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Anna Walker
5 April 00:47.
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Was Churchill really that good in art?
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You can see the virtual tour on the Hillsdale site of a recent paintings exhibition by Winston Churchill to see for yourself. 

“Happy are the painters, for they shall not be lonely. Light and colour, peace and hope, will keep them company to the end, or almost to the end, of the day.”

—Winston S. Churchill, “Painting as a Pastime,” Strand Magazine, December 1921

Oil painting was Churchill’s paramount pastime. He began in 1915, at a low point in his career, and gave up only in 1958, his hands too unsteady to hold a brush. His art was his great catharsis. It cleared his mind of everything but the scene before him, leaving him refreshed to return to serious business.

His extraordinary output—some 600 canvases—shows consistent quality, though Churchill always spoke modestly of “my daubs.” Nevertheless, said his artist friend, Sir John Lavery, “had he chosen painting instead of statesmanship, I believe he would have been a great master.”

Churchill deprecated praise, believing it stemmed from his notoriety. One day in 1944, General Eisenhower’s chauffeur, an amateur painter, asked if he might show one of his oils to the Prime Minister, who looked it over. “Very good,” he said, “but you, unlike myself, will be judged on talent alone”

Churchill gave his oils to those he wished to honor with something from “my own paw” —presidents, prime ministers, potentates, politicians. He chose for President Truman almost the same view of Marrakech, Morocco, that he had given President Roosevelt—his only painting during World War II. “It shows the beautiful panorama of the snow-capped Atlas mountains,” he wrote Truman: “the view I persuaded your predecessor to see before he left North Africa after the [1943] Casablanca Conference.”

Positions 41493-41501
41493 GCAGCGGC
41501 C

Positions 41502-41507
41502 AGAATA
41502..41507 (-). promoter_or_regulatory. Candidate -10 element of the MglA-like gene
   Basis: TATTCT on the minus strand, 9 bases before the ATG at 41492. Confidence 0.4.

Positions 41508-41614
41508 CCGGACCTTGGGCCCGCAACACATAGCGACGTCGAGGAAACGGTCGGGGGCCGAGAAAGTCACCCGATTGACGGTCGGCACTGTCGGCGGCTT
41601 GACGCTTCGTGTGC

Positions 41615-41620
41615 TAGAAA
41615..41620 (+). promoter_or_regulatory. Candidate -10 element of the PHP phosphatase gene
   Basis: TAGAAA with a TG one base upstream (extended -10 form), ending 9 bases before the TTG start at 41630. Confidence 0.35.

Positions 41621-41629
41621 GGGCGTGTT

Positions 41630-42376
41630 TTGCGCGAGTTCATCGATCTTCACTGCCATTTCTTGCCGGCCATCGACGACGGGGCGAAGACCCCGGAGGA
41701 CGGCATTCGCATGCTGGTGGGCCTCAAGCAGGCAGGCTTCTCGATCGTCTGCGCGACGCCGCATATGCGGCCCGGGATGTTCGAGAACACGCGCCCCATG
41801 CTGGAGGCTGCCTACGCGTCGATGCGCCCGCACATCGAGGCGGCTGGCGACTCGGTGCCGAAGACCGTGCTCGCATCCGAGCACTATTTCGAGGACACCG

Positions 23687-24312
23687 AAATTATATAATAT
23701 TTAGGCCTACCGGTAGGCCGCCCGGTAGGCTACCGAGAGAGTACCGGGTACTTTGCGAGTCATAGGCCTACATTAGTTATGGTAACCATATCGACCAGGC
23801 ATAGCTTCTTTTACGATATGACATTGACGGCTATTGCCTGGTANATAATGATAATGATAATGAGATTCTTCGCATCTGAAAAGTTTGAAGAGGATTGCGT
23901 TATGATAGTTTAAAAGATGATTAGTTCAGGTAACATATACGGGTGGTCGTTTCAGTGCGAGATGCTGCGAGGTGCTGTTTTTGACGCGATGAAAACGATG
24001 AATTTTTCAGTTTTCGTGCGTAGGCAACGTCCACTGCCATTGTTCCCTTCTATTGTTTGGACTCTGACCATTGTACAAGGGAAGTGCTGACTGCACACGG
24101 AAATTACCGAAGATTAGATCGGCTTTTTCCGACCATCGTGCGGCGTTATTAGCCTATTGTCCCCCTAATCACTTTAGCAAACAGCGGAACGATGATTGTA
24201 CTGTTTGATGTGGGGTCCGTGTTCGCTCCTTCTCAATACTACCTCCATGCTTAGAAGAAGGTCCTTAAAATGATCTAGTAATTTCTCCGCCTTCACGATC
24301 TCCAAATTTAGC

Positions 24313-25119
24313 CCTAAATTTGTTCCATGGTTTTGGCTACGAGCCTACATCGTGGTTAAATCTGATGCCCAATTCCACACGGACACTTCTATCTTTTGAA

After the war, viewing a Churchill painting exhibition in Kansas City, Truman offered a typically colorful appraisal: “Damn good. At least you can tell what they are and that is more than you can say for a lot of these modern painters.” Churchill certainly preferred the realist school—and landscapes to portraiture. “A tree,” he said, “doesn’t complain that I haven’t done it justice.”

The paintings in this exhibit also illustrate his political thought and adventures. “Firth of Forth” recalls his famous description of the Royal Navy: “the King’s Ships were at Sea.” The numerous French scenes testify to his love of France, and “French genius.” Marrakech, his favorite painting venue, bespeaks his romantic nature. “The Paris of the Sahara,” he called it, complete with “fortune-tellers, snake-charmers, masses of food and drink, and on the whole the largest and most elaborately organized brothels in the African continent.”

Given what painting meant for him, I asked his daughter why Churchill completed only one canvas during World War II. Wouldn’t he have needed it more than ever then?

“The war crowded it out,” she said. Hillsdale College’s The Churchill Documents explain. In 1943 alone, he coped with the German air war, the Bengal famine, Italy as foe and then friend, American demands, Russian belligerence, strategy arguments among military chiefs, Big Three meetings, Parliamentary business, Japan and the Pacific, public pronouncements, vacancies, appointments. Alas, Lady Soames remembered: “Papa just didn’t have the time.”

Original source: The Hillsdale College Churchill Paintings Exhibition, January-March 2017, winstonchurchill.hillsdale.edu

See more on Churchill in Richard's upcoming book "Winston Churchill, Myth and Reality".